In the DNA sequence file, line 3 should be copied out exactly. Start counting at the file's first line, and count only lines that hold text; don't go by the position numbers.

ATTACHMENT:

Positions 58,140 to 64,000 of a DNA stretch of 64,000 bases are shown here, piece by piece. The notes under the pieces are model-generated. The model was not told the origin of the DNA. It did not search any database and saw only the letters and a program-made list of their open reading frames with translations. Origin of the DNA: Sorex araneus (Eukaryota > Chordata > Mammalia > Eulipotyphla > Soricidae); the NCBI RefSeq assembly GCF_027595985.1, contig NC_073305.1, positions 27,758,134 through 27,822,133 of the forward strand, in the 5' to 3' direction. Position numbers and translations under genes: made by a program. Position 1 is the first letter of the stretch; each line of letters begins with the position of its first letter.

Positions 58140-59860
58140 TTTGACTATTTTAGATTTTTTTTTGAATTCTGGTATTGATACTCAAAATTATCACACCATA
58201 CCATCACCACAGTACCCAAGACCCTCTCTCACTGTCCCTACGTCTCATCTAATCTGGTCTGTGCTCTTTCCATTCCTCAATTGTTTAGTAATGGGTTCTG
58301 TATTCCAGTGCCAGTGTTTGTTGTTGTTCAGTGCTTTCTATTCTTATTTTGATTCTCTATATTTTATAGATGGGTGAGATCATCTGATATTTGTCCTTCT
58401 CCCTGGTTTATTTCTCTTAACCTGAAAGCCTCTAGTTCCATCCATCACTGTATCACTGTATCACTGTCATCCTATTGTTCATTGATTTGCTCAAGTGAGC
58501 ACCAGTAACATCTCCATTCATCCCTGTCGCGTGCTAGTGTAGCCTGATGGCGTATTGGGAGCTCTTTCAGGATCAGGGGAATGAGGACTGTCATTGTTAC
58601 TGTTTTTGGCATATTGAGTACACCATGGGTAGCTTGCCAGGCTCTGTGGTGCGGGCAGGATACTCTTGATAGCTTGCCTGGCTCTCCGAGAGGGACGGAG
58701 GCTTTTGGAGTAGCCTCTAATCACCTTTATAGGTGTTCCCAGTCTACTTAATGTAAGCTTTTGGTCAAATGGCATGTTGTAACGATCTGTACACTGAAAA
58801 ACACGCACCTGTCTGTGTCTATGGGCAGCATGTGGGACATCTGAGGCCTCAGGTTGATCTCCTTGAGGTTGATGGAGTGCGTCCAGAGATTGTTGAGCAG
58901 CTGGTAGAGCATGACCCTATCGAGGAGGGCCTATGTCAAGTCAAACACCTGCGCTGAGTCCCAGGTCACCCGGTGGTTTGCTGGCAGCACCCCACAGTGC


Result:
58140 TTTGACTATTTTAGATTTTTTTTTGAATTCTGGTATTGATACTCAAAATTATCACACCATA